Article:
Dáil debates

Tuesday, 13 July 2021

Finance (Local Property Tax) (Amendment) Bill 2021: Second Stage


9:45 pm

Photo of Seán CanneySeán Canney (Galway East, Independent) | Oireachtas source

I welcome the opportunity to speak on this review of the local property tax and the legislation that will underpin it. It is important that we support local government with proper funding.

I will take some time to speak about Galway County Council in my constituency and its precarious situation in terms of financial support. An expert advisory group on local government arrangements in Galway examined the prospect of amalgamating Galway city and county councils. According to its report dated 26 April 2018, "the Expert Advisory Group recommends that the existing deficiencies in respect of both the human and financial resources be expeditiously resolved as an essential prerequisite to the amalgamation process." It made this recommendation because there was a serious lack of funding in Galway, but the reason for that remains a mystery. At every chance since entering the Dáil more than four years ago, I have tried to elicit from the Department the formula that is used for the distribution of the equalisation fund to local authorities. The announcement of the changes to the local property tax presents an opportunity to address this underfunding for Galway County Council.

I will offer some comparisons. Galway County Council is comparable to local authorities in Mayo, Donegal, Kerry and Tipperary, but it is getting the lowest budget despite having the largest population. To illustrate this point, for Galway County Council to have had the same budget in 2020 as the average between Mayo, Donegal, Kerry and Tipperary, it would have needed an additional €28 million. Using the Local Government Fund's local property tax allocation as an alternative basis for comparison, Galway County Council would have needed an additional €10.8 million to have had the same average budget per capitaas those four counties. The problem with this is that it means there is a year-on-year deficiency.

Galway County Council has staff who are working overtime and on Saturdays, Sundays and bank holidays in order to meet statutory requirements because we do not have enough staff to allow people to work proper hours. We do not have an enforcement officer in the planning department in the east of the county where I live because the council cannot afford to take on one. I believe our county, which is geographically the second largest in the country, has four housing liaison officers at a time when there is a housing crisis. If someone left Clifden for Ballinasloe, he or she would only be halfway to Dublin without having left the county.

The extreme urgency of this underfunding is not to be underestimated. Roads engineering staff are out there doing work. I am fearful that because of the pressure and stress they are under, mistakes will be made. I fear for their health and safety. It is important that we support the chief executive, Mr. Jim Cullen, the directors of services and the staff in a meaningful way.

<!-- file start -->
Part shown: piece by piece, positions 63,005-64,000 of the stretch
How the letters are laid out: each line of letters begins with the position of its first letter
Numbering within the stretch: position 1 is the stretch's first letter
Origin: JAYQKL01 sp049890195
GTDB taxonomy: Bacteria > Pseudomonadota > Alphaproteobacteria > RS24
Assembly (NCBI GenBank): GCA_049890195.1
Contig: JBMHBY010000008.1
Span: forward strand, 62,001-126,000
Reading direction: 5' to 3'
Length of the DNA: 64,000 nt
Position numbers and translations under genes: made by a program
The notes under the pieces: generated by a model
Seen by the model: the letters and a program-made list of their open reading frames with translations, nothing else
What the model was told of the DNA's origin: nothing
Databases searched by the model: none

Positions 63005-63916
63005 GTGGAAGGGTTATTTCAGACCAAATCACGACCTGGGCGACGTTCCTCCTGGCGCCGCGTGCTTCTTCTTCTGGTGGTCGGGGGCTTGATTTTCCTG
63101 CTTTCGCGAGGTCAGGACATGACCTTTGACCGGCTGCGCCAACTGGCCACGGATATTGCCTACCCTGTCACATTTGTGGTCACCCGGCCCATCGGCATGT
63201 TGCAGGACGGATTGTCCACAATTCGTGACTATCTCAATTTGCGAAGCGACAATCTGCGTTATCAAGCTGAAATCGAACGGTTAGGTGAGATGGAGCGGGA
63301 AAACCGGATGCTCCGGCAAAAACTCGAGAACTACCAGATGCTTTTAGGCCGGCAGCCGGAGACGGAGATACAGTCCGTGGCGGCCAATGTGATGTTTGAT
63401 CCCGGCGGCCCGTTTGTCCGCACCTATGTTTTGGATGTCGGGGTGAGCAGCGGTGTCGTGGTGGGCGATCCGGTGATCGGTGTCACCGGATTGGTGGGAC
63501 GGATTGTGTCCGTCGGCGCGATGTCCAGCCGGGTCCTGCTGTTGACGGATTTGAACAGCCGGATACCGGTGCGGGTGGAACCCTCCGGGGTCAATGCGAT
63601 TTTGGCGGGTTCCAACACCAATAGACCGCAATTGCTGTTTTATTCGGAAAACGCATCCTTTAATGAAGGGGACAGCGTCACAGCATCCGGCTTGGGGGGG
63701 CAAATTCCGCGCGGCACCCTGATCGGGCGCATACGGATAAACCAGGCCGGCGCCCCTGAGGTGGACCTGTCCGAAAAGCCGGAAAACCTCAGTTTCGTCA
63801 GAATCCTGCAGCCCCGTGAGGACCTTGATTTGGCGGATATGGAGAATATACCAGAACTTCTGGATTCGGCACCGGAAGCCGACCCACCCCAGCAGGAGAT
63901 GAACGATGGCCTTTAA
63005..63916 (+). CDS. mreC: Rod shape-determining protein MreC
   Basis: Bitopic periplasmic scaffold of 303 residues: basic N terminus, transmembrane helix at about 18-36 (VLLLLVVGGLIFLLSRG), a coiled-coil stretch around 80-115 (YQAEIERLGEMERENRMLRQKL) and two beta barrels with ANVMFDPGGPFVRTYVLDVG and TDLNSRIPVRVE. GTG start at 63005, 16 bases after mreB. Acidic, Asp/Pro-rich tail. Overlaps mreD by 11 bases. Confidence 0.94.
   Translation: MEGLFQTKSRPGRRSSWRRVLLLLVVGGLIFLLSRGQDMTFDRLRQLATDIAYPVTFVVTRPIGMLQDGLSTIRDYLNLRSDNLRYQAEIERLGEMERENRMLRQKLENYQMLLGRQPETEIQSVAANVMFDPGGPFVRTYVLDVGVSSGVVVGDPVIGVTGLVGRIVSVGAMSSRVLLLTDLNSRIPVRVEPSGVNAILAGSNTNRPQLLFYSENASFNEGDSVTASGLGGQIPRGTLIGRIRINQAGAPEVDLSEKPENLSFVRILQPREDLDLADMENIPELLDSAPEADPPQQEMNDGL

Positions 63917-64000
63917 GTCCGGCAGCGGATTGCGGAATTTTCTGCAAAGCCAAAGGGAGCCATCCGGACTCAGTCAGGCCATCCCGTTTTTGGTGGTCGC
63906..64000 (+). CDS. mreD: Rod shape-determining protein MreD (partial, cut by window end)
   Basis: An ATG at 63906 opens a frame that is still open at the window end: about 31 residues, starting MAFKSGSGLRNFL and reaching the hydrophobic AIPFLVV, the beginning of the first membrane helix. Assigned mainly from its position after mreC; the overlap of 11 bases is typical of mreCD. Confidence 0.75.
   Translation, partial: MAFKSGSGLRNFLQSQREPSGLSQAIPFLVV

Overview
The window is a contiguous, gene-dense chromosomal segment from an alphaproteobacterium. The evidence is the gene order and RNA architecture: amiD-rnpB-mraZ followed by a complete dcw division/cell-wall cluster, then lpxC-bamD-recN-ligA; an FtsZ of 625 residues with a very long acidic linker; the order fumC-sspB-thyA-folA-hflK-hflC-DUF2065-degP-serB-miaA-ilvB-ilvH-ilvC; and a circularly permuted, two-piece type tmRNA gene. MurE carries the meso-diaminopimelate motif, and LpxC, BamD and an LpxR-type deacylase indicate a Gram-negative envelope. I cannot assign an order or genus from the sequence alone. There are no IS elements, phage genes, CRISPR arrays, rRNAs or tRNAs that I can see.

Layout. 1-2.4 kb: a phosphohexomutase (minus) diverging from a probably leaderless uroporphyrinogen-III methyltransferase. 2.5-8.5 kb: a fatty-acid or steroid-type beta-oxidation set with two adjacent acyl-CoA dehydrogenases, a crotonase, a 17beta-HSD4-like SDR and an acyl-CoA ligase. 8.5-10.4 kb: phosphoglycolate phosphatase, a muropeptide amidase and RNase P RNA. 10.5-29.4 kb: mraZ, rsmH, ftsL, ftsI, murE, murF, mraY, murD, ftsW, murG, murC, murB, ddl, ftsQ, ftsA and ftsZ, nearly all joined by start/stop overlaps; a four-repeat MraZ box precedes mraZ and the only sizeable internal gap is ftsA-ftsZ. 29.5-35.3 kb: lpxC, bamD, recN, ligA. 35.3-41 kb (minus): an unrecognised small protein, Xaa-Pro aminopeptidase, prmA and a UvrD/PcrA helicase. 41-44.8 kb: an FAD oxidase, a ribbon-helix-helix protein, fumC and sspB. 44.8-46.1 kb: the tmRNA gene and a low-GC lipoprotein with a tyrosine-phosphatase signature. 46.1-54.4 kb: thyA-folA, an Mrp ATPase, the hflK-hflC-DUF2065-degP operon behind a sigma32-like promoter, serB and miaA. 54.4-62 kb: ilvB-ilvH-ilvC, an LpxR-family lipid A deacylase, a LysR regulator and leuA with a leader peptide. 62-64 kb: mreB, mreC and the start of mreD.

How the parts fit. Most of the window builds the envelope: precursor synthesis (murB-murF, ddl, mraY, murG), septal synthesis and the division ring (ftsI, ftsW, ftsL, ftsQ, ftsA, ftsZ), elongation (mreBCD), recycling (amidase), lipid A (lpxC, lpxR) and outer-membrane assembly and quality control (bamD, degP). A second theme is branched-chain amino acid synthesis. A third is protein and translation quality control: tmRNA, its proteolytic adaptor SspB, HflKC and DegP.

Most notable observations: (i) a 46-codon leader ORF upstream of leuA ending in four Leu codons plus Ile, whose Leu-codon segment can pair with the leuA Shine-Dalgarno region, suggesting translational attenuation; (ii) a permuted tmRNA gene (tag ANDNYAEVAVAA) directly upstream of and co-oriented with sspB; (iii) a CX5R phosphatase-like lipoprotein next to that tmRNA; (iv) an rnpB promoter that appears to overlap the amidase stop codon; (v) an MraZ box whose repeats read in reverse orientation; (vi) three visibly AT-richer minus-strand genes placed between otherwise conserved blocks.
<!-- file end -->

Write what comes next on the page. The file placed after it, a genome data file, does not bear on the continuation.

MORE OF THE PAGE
I am raising this matter with the Minister because the local property tax brings with it an opportunity to address imbalances between local authorities and ensure there is fairness for everyone. Galway in the second largest county in Ireland. We have islands, scenic areas, tourism potential and a Gaeltacht, but we also have a large number of CLÁR areas where there is underfunding and low population growth. Despite these issues, we are trying to build an economic base using Galway County Council, but we are finding it difficult to get people in place to access the funding that is available from various State agencies. We are being squeezed in whatever we try because we do not have the resources and morale is low. I am not saying this with the begging bowl out. These are simply well-documented facts.

An advisory group has examined Galway county and city councils, but we need to deal with the financial problems before we return to the agenda of amalgamation, which I support. It is important that this matter be raised at Cabinet level to ensure that Galway, which is a fine and large county, is not left without proper funding. We must ensure that we protect our workers and that councils deliver services in a safe manner that achieves the best results for the money they are given.

I ask that the Minister take this matter into account. I support the idea of reviewing the local property tax, but it presents an opportunity for the Government to address what has been a well-documented bugbear for Galway for a long time.


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